The clean up continues tonight for many northern Michigan residents.
Flooding, power outages and collapsed roads are all still a major problem for those in Mason County, and it's led to Gov. Jennifer Granholm declaring a state of emergency for the affected areas.
county and city officials have a lot of progress since Thursday's night storm.
The amount of damage to the infrastructure was enormous, say county leaders. It includes more than 50 roads washed out or damaged that has some people still unable to get access in or out of those areas.
This operation to put Mason County back together is going to be a long process, says Tom Posma, chairman of the Mason County Board of Commissioners.
One of the worst hit areas is Madison Avenue in Ludington.
Trees and debris washed down and blocked the culvert. Leaders say the water that built up put pressure against the inlet of the pipe. The water then saturated the ground, turning it to mush, says Ludington maintenance superintendent Jon Kortge.
It also ruptured a sewer line that's dumping contaminated waste into the water.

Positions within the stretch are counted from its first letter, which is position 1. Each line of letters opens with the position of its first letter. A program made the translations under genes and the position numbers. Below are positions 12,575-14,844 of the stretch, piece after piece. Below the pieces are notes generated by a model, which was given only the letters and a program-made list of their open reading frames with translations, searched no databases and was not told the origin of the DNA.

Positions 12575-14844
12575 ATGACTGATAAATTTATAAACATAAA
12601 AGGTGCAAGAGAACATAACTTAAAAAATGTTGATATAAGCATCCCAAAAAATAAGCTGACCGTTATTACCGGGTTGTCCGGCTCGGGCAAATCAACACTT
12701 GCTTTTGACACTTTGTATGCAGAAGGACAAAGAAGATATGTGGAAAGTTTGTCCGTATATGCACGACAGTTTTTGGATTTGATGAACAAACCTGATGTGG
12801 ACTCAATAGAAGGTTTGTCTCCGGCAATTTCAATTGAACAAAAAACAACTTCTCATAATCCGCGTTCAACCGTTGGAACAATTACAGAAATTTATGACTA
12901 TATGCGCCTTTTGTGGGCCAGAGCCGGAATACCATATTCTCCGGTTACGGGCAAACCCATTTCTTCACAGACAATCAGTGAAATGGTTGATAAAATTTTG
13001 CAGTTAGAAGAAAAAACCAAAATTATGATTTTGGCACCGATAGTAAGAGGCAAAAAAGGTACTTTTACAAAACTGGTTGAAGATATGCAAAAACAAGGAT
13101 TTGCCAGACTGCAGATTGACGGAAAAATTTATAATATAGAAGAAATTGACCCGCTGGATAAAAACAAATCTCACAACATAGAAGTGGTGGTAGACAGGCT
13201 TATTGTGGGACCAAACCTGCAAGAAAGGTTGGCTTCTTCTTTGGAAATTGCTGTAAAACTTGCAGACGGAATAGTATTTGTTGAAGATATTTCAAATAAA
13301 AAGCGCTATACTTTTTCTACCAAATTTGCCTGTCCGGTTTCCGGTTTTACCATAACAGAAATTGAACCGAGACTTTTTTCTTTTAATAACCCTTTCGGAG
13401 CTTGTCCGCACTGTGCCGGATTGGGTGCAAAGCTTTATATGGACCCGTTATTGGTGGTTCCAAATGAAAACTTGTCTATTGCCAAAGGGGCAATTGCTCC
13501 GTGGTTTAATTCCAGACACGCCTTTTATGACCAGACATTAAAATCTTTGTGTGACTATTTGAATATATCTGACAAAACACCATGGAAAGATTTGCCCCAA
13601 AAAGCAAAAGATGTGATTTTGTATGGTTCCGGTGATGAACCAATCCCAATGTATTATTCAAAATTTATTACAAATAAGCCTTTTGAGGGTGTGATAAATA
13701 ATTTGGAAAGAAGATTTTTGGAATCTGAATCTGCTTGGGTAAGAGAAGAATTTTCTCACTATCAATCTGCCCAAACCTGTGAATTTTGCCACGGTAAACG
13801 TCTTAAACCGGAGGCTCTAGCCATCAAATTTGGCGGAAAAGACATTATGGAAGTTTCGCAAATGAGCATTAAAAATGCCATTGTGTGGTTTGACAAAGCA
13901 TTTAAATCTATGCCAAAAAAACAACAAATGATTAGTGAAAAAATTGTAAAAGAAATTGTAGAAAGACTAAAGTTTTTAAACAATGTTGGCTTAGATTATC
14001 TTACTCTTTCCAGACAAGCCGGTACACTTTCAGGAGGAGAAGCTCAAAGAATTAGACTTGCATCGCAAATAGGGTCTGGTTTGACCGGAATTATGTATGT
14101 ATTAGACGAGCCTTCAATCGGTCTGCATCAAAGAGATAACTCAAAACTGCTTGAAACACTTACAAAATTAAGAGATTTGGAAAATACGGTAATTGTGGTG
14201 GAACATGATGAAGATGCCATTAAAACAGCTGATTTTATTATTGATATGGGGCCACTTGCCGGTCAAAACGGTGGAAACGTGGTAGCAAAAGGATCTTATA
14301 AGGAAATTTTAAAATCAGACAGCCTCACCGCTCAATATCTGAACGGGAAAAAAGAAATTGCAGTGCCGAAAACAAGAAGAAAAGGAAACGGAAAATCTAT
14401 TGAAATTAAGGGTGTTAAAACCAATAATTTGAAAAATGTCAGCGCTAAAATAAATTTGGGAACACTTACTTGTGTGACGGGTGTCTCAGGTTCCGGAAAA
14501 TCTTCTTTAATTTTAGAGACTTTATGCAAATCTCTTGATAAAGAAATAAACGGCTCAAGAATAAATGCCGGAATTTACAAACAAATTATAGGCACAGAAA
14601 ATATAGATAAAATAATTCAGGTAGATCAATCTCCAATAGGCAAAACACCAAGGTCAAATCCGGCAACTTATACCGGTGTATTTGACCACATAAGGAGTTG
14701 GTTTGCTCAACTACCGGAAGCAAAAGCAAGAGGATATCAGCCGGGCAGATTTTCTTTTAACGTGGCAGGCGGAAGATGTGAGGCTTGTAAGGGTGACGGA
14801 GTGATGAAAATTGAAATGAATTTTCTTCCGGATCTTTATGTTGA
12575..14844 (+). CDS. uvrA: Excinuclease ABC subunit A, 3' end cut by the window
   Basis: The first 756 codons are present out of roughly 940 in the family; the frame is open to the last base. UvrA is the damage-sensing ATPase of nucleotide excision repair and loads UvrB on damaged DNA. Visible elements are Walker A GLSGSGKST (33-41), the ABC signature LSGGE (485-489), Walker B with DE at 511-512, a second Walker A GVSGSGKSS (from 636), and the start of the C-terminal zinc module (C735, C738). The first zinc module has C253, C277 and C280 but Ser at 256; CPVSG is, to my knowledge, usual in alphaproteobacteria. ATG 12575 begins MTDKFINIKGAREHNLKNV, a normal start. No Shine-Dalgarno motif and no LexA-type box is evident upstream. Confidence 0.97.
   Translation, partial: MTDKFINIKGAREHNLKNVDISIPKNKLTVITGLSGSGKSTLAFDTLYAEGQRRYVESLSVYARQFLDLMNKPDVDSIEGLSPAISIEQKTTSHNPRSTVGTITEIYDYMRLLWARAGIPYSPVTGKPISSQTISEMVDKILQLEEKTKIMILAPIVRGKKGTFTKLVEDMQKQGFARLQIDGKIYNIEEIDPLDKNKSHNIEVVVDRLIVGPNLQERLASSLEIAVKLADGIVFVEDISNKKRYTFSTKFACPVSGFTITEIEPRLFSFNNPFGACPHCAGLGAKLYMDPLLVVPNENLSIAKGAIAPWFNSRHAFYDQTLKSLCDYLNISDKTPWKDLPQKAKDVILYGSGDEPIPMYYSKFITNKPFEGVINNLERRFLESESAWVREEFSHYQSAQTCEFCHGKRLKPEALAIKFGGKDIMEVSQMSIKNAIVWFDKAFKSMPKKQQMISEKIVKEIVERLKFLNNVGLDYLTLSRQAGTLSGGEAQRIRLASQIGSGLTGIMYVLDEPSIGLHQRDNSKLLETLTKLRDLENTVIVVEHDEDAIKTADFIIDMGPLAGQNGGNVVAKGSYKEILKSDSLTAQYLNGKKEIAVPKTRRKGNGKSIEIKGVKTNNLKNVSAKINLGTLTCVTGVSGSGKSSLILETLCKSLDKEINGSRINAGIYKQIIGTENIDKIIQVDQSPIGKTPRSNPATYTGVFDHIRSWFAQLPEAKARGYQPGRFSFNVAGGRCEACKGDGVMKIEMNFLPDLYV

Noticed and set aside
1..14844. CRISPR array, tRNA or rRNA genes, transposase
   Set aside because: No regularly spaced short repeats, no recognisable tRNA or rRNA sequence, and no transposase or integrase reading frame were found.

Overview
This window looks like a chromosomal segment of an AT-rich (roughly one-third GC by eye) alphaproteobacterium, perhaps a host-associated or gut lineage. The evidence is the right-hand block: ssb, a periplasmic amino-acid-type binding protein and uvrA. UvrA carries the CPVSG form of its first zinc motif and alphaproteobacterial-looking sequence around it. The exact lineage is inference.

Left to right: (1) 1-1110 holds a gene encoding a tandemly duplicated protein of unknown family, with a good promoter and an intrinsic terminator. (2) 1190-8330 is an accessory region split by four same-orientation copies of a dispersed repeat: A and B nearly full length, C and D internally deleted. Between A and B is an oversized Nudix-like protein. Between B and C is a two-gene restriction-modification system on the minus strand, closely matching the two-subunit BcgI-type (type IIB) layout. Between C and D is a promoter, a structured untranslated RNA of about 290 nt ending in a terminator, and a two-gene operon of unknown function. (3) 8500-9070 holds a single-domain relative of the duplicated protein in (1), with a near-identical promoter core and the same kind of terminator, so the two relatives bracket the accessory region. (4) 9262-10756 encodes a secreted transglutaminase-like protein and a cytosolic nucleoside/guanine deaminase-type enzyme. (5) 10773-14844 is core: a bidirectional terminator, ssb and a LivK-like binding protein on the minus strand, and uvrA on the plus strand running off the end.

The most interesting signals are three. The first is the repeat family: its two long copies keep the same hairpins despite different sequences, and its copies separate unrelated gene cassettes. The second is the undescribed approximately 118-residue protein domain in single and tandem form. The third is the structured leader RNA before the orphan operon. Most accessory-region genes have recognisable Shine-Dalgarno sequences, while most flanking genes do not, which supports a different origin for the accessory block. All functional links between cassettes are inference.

Cleanup and repair is a labor intensive job, but Kortge says they're already making progress.
"We organized the contractors yesterday morning and got most of the materials here except the culvert that goes under the road," he says.
Kortge says once they get that culvert installed they can start getting the water and sewer mains back in place - maybe as early as Sunday. That has to happen before the health department will lift the no-contact ban for the water.
"They did say they would be testing the waters through Wednesday for sure, and any longer than that would be whatever time it took to make sure the water is safe," says Posma.
Two days after the storm, people throughout Mason County are still struggling to dry out.
Kim Hamm, general manager of Epworth Heights Resorts says, "We're removing carpet, plugging in fans, and we're going to dry it out and try to get back to business."
The rising waters of Lincoln River flooded the vacation community, causing basements in several homes to flood.
"We lost both approaches to our channel bridge, which is making access an issue," says Hamm. "We lost a good portion of our steel sea wall which is making this water way unsafe."
Hamm says they have contractors and engineers assessing the damage which insurance will not cover because the property is not in a flood plain.
Hamm says as bad is it is, things could have been much worse.
"We feel very blessed. It's an unfortunate situation but we'll get through it," says Hamm.
Mason County officials are asking people not to use high-speed boats on Hamlin Lake. Posma says it is causing wakes that are hitting porperty on the shore and causing more damage.
The city of Ludington is plannning a city-wide cleanup the week of June 16th so people can properly dispose contaminated waste.